Monday, 26 November 2012

Talk nerdy to me... using Siri, Dictation, Speak Text, and Google Voice Search

As I was prepping for a recent demo-slam event, I took some time to explore and rediscover some cool voice features on your Mac and iOS device. In this post, I'm going to highlight six cool things with you can do just by talking nerdy to your computer.

System requirements: Mac with Mountain Lion 10.8.x; iPhone, iPad, or iPod Touch device with iOS 5; internet

Dictation on iOS devices -  Dictation came along with iOS5 and is available on our new iPad 3s. Whenever the keyboard is visible, the dictation button will be just to the left of the spacebar. Press it and speak and whatever you say will be translated into text. Dictation gets to know your speech (and you'll adjust as well) so that the more you use it, the better it gets at transcribing what you say.

1. Write in Google Docs: using dictation on your iOS device, you can open and edit Google docs. Open the Google doc you wish to edit and press the "edit" button. Then, place the cursor where you'd like to write and press the dictation button. Speak what you'd like to write and it will appear as text in the Google doc. 

Dictation on your Mac - Dictation comes to your Mac running OS 10.8.x "Mountain Lion." By default, it is activated when you press the "fn" key twice. I'm actually writing the rest of this post by speaking directly to the computer. To use dictation on your Mac, you need to put the cursor in the document in the place where you'd like the text to appear. The next, you press the function key twice and speak. Your speech is transcribed as text.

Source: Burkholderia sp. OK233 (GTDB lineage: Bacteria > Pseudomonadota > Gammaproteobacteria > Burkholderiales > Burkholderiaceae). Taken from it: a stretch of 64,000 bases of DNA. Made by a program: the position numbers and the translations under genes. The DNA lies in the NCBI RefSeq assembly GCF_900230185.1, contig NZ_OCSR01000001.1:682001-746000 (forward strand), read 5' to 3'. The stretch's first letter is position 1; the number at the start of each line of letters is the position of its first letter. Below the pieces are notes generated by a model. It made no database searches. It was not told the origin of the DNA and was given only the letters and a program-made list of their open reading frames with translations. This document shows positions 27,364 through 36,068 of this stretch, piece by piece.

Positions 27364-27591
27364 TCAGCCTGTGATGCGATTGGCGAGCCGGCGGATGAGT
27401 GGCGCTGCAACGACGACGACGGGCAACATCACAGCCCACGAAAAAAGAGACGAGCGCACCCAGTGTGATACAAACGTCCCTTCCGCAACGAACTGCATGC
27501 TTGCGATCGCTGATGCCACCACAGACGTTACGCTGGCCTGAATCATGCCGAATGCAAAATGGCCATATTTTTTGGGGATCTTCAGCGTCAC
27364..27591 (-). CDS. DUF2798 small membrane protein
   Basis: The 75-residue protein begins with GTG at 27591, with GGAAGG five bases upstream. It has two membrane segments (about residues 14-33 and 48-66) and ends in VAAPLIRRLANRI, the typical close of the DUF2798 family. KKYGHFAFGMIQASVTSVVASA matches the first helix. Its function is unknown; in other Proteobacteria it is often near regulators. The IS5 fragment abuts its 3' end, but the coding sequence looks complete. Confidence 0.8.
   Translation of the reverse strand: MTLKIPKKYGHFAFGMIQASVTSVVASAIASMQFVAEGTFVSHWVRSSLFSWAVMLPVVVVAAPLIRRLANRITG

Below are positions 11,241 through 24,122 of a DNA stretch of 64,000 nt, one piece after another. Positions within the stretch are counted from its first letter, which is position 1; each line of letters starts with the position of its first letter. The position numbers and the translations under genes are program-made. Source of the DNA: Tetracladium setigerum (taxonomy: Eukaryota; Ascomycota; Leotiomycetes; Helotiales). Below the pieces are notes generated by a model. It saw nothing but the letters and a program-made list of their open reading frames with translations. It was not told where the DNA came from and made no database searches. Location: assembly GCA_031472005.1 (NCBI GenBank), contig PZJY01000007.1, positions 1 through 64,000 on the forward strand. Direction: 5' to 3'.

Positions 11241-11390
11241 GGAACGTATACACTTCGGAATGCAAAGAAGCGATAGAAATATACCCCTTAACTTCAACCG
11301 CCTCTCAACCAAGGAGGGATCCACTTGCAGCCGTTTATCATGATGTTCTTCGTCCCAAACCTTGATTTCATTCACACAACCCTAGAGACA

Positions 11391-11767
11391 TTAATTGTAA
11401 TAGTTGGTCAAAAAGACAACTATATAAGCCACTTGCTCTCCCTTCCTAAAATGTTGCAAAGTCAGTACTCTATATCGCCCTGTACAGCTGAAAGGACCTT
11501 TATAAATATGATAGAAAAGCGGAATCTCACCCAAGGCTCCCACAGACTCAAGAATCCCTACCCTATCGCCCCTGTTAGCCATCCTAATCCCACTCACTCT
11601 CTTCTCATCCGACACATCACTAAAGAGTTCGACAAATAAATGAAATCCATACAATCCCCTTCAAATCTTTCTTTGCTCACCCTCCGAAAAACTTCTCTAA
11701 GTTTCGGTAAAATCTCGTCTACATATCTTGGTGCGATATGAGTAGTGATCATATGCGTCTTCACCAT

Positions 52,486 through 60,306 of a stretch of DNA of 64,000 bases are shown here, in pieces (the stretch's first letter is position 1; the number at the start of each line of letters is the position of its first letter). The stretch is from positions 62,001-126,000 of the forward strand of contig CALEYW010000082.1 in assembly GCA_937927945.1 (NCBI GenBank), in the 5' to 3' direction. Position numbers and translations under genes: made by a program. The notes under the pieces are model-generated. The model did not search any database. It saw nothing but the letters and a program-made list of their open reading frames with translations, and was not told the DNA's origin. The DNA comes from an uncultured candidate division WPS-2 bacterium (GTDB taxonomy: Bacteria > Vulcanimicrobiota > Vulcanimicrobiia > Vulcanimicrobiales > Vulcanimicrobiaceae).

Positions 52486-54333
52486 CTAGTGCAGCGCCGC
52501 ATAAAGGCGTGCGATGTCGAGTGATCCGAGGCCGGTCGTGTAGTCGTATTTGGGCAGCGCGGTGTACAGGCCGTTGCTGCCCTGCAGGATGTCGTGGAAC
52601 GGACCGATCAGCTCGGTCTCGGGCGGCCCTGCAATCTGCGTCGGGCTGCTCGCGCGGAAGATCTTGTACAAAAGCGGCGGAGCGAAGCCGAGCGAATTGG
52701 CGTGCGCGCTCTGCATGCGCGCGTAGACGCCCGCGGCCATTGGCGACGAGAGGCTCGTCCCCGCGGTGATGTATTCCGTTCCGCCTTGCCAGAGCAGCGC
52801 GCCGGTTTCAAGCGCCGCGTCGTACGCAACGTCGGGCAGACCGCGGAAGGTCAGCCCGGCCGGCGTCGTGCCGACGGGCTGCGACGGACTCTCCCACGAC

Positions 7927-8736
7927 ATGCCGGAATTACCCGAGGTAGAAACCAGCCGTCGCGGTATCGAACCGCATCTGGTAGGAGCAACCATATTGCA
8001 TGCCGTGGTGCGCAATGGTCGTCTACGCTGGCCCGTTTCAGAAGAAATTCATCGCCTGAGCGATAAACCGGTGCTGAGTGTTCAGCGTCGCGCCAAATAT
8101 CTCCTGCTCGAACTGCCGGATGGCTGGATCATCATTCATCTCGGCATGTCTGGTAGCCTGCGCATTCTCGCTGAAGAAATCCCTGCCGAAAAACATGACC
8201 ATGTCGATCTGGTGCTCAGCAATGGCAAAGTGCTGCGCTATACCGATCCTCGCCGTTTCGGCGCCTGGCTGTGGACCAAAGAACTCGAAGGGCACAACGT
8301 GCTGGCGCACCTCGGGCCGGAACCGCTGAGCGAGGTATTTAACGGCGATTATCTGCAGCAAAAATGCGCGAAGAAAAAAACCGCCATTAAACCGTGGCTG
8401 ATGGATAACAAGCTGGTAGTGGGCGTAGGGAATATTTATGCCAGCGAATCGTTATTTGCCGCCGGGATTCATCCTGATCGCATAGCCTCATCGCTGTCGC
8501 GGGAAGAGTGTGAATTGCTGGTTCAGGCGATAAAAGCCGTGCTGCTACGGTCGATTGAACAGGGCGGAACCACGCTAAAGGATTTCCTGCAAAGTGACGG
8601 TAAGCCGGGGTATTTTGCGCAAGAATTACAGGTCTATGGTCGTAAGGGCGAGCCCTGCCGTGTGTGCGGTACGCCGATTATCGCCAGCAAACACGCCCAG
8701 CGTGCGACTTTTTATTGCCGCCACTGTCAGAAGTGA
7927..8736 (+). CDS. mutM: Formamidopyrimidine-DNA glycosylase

2. Comment on a Google doc: use dictation to speak your comments. In the Google doc, highlight the word(s) that you'd like to refer to in your comment. Select the "Insert" menu and choose "comment." Then press the "fn" key twice and speak your comment. Press enter when you're finished an your comment is transcribed. 

Siri - OK, so Siri, Apple's voice activated personal assistant is not exactly new, but I really don't see people using it around campus. (Maybe it's because she can't understand their accents?) Siri is functional on our iPad 3s we have available for check-out. What you can do:

3. Open applications: ask Siri to "Open Brushes" and the brushes app will open automatically. This is great when working with younger children who would have difficulty navigating and finding the right app or searching using the keyboard.

4. Find answers: when you ask Siri a question that is part of Wolfram Alpha's vast database, (see examples) she'll return the answer to the question and valuable background information related to the topic. 

Speak Text on your Mac - allows you to select text from anywhere on your mac and have it read back to your. See this guide on how to set it up.

5. Give your eyes a rest: reading on screen (or in print for that matter) is not recommended for extended periods of time. Optometrists recommend following the "20-20" rule - take a twenty second break to focus your eyes on something distant every twenty minutes. Open up the web-page text you'd like to have spoken, highlight it, right-click and press "speech" and "start speaking".

6. Proof listen: by using text to speech, you can listen to your written work and sometimes catch mistakes that your visual processing centers would not have caught. 

Speak Text on your iOS device - works similarly to the way it works on the Mac. Enable it following this guide, highlight the text you wish to have spoken tap on it and select "speak".

Voice search in Google - this feature doesn't work from every localization of Google ( for example) so you need to first type in the URL for the non-localized search

Happy searching!

What wonderful ways can you think of to use voice tools on your Mac or iOS device?  I'm thinking a conversation between Siri, Dictation and Speech to Text is in order.

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